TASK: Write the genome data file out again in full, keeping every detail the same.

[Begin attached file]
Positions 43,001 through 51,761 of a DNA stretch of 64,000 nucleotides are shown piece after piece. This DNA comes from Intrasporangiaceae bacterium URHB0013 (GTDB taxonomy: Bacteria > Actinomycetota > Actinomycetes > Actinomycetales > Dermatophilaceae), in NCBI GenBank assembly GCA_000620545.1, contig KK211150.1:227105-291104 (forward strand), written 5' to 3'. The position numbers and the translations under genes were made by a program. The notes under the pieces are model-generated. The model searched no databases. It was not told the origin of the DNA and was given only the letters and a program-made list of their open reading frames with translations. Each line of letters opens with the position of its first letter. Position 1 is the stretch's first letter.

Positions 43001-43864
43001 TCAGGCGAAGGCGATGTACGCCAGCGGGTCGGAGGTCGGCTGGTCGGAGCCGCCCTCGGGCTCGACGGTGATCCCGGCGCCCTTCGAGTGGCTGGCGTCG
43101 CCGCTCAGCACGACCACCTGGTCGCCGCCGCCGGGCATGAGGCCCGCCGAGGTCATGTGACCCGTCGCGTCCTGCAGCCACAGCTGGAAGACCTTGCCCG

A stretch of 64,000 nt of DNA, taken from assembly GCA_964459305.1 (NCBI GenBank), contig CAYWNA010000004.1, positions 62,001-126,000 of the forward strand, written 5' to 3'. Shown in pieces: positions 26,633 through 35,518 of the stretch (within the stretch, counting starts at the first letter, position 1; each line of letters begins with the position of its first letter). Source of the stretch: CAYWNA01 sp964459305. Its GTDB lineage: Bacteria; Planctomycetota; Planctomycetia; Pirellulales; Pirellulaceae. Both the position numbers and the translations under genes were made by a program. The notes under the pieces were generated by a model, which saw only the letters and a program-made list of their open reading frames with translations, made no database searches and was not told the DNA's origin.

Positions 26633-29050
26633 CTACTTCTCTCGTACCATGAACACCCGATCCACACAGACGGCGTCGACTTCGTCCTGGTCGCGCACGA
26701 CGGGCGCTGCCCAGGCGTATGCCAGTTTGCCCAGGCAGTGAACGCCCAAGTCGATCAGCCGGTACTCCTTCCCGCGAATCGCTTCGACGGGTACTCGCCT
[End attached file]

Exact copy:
Positions 43,001 through 51,761 of a DNA stretch of 64,000 nucleotides are shown piece after piece. This DNA comes from Intrasporangiaceae bacterium URHB0013 (GTDB taxonomy: Bacteria > Actinomycetota > Actinomycetes > Actinomycetales > Dermatophilaceae), in NCBI GenBank assembly GCA_000620545.1, contig KK211150.1:227105-291104 (forward strand), written 5' to 3'. The position numbers and the translations under genes were made by a program. The notes under the pieces are model-generated. The model searched no databases. It was not told the origin of the DNA and was given only the letters and a program-made list of their open reading frames with translations. Each line of letters opens with the position of its first letter. Position 1 is the stretch's first letter.

Positions 43001-43864
43001 TCAGGCGAAGGCGATGTACGCCAGCGGGTCGGAGGTCGGCTGGTCGGAGCCGCCCTCGGGCTCGACGGTGATCCCGGCGCCCTTCGAGTGGCTGGCGTCG
43101 CCGCTCAGCACGACCACCTGGTCGCCGCCGCCGGGCATGAGGCCCGCCGAGGTCATGTGACCCGTCGCGTCCTGCAGCCACAGCTGGAAGACCTTGCCCG

A stretch of 64,000 nt of DNA, taken from assembly GCA_964459305.1 (NCBI GenBank), contig CAYWNA010000004.1, positions 62,001-126,000 of the forward strand, written 5' to 3'. Shown in pieces: positions 26,633 through 35,518 of the stretch (within the stretch, counting starts at the first letter, position 1; each line of letters begins with the position of its first letter). Source of the stretch: CAYWNA01 sp964459305. Its GTDB lineage: Bacteria; Planctomycetota; Planctomycetia; Pirellulales; Pirellulaceae. Both the position numbers and the translations under genes were made by a program. The notes under the pieces were generated by a model, which saw only the letters and a program-made list of their open reading frames with translations, made no database searches and was not told the DNA's origin.

Positions 26633-29050
26633 CTACTTCTCTCGTACCATGAACACCCGATCCACACAGACGGCGTCGACTTCGTCCTGGTCGCGCACGA
26701 CGGGCGCTGCCCAGGCGTATGCCAGTTTGCCCAGGCAGTGAACGCCCAAGTCGATCAGCCGGTACTCCTTCCCGCGAATCGCTTCGACGGGTACTCGCCT